In Germany, he was known as Wotan, and while the Germans were trading with the Romans (I couldn't leave them out of this, right?) they learned about the names of the days of the week from the Roman traders. The Romans called their day in the middle of the week "Mercury's Day." Mercury was a psychopomp--a leader of souls into the afterlife--which is also what Odin did. Since the Germans didn't worship Mercury, they altered the name to "Wotan's Day", which we now know as "Wednesday" (and that explains the fucked-up spelling for 'Wendsday'). This is why he appears in Neil Gaiman's American Gods as "Mr. Wednesday". Like the Romans, I can't leave him out of the mix, either.

The eye patch is a signature symbol for Odin. He is also associated with his two ravens, Huginn and Muninn (whose names mean "Thought and Memory" respectively), who fly around the world viewing everything. They return every evening to sit on Odin's shoulders and whisper in his ears what they've seen. He has two wolves, Geri and Freki, who flank his throne in Valhalla. He feeds them the food from his plate, since he only consumes mead and wine. He carries a dwarven-made spear named Gugnir and rides an eight-legged steed named Sleipnir into battle. Sleipnir was born of Loki, when Loki turned into a mare in order to fool a frost-giant's horse into running off. Care to guess who Sleipnir's father is?

When not wearing his black-and-gold battle armor (he's a fucking Purdue fan?), he usually wanders the world wearing a drab, gray cloak and a wide-brimmed hat that helps to cover up the eyepatch over his missing right eye. He usually has a long staff with him, as well as a signature white beard. In this guise, he is thought of as a charlatan, a huckster, or a con artist. He's also a bit of a shapeshifter, and as such he assumes the form of an eagle from time to time. He is doomed to die during the events of Ragnarok.

With that in mind, J.R.R. Tolkien formulated the image of Gandalf, whose Elvish name was "Mithrandir", meaning "The Gray Wanderer". Some have also associated Santa Claus as being a modern-day interpretation of Odin. Odin also shows up a lot in the Final Fantasy series of games, usually as a summoned monster/creature. Most of the time, he's riding Sleipnir.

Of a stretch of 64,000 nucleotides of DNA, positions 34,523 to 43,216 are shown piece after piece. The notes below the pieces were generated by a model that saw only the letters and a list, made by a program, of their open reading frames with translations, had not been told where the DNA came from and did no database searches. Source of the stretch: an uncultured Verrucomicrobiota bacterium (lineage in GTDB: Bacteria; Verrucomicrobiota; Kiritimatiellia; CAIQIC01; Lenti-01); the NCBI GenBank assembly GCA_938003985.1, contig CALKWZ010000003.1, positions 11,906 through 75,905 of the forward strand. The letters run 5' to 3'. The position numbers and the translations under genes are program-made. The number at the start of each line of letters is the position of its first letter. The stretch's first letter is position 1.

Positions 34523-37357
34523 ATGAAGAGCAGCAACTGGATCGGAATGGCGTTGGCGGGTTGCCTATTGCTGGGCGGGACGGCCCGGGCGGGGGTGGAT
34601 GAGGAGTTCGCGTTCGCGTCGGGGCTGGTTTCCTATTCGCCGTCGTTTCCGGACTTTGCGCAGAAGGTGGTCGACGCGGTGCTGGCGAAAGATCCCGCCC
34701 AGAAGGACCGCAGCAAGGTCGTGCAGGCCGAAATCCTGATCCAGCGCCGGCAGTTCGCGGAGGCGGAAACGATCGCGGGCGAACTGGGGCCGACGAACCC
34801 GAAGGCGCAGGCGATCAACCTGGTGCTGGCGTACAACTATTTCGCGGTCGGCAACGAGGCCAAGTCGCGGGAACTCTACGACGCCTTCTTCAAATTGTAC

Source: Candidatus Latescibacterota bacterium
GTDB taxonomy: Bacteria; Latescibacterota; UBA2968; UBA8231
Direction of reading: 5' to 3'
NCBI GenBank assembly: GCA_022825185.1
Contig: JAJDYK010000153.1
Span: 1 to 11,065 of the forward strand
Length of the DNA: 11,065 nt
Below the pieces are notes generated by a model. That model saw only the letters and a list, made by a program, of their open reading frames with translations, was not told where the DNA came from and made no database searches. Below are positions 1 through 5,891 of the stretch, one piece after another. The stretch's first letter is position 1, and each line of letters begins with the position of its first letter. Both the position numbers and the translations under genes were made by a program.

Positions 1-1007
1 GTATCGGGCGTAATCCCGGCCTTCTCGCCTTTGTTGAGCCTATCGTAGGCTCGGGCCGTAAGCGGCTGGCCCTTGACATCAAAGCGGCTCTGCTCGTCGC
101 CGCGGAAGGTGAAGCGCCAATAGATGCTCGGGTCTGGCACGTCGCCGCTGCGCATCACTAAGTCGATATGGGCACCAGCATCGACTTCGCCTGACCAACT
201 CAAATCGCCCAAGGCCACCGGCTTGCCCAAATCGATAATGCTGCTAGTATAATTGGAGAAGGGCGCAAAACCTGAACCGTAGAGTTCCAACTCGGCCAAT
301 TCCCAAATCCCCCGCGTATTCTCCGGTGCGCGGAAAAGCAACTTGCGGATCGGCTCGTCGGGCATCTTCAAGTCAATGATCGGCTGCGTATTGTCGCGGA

In someone else's current manuscript in progress, the Norse god is only peripherally present. As such, the main characters simply refer to him as "Old One Eye", which is supposed to be a bit of an insult. You know, because a dick is also called "one eye".

6 comments:

Jidai said...

I do enjoy the marvel universe, but Thor has always been, well undefined in my mind. You have Iron Man dealing with alcoholism, X-men with discrimination and Spider-Man with the social life from hell.

While Thor and to an extent the Marvel hero Hercules have the worst family situations, you know, ever. Your own brother wanting to kill you, that's pretty hard to understand for a lot of people.

Also that whole speaking in old English throws some people off.

If you want a recommendation for reading I would suggest the recent reboot of The Invincible Iron Man by Matt Fraction. It really is a great read.

Wynn said...

It's really interesting and well, I am a little bias, but I just LOVE the though of our weekdays not being influenced by christianity.

Sun-day and moon-day, then comes Tyr, Odin's son (tuesday), Odin (wednesday), Thor, (thursday), and Freyja, (friday).
Here saturday is the washing-up-day and is not called after Saturn.

Makes me just a tad wetter in my knickers.

DEZMOND said...

I love Chris Hemsworth as Thor (and generally), I also love Anthony Hopkin's super charming eye-patch, I love (and always have) Kenneth Branagh .... I don't like Portman and don't really see her in this movie and I'm not really sure about casting most of the other actors in supporting roles, but since it's Branagh I'll give him a benefit of the doubt.

Sully said...

Now I'm dusting off my Hilda Ellis Davidson stuff.

Scope said...

Before I sold them off, Thor was the longest continuous comic book run I had. And Beta Ray Bill was BAD ASS!

Lisa-tastrophies said...

I swear I learned more about my Nordic roots reading this entry than I ever did listening to my mom try to explain it all. Then again, she didn't have "Australian Christopher Hemsworth looks like a fucking Viking god" to get me to pay attention.